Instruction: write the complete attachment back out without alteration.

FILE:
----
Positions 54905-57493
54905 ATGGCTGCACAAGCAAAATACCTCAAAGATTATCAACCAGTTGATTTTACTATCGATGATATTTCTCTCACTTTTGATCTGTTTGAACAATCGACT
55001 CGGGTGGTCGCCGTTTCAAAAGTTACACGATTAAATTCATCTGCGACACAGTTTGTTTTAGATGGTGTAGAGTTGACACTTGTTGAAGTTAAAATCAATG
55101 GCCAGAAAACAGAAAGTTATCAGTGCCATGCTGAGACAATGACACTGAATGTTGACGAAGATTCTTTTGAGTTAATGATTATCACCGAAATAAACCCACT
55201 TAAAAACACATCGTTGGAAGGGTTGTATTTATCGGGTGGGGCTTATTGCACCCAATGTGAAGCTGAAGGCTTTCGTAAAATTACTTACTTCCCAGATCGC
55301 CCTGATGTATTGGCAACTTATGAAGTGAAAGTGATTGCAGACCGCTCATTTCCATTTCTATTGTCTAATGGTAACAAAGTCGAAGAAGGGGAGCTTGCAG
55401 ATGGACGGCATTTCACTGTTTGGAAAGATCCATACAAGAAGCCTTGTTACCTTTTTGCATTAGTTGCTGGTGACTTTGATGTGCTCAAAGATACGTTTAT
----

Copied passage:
Positions 54905-57493
54905 ATGGCTGCACAAGCAAAATACCTCAAAGATTATCAACCAGTTGATTTTACTATCGATGATATTTCTCTCACTTTTGATCTGTTTGAACAATCGACT
55001 CGGGTGGTCGCCGTTTCAAAAGTTACACGATTAAATTCATCTGCGACACAGTTTGTTTTAGATGGTGTAGAGTTGACACTTGTTGAAGTTAAAATCAATG
55101 GCCAGAAAACAGAAAGTTATCAGTGCCATGCTGAGACAATGACACTGAATGTTGACGAAGATTCTTTTGAGTTAATGATTATCACCGAAATAAACCCACT
55201 TAAAAACACATCGTTGGAAGGGTTGTATTTATCGGGTGGGGCTTATTGCACCCAATGTGAAGCTGAAGGCTTTCGTAAAATTACTTACTTCCCAGATCGC
55301 CCTGATGTATTGGCAACTTATGAAGTGAAAGTGATTGCAGACCGCTCATTTCCATTTCTATTGTCTAATGGTAACAAAGTCGAAGAAGGGGAGCTTGCAG
55401 ATGGACGGCATTTCACTGTTTGGAAAGATCCATACAAGAAGCCTTGTTACCTTTTTGCATTAGTTGCTGGTGACTTTGATGTGCTCAAAGATACGTTTAT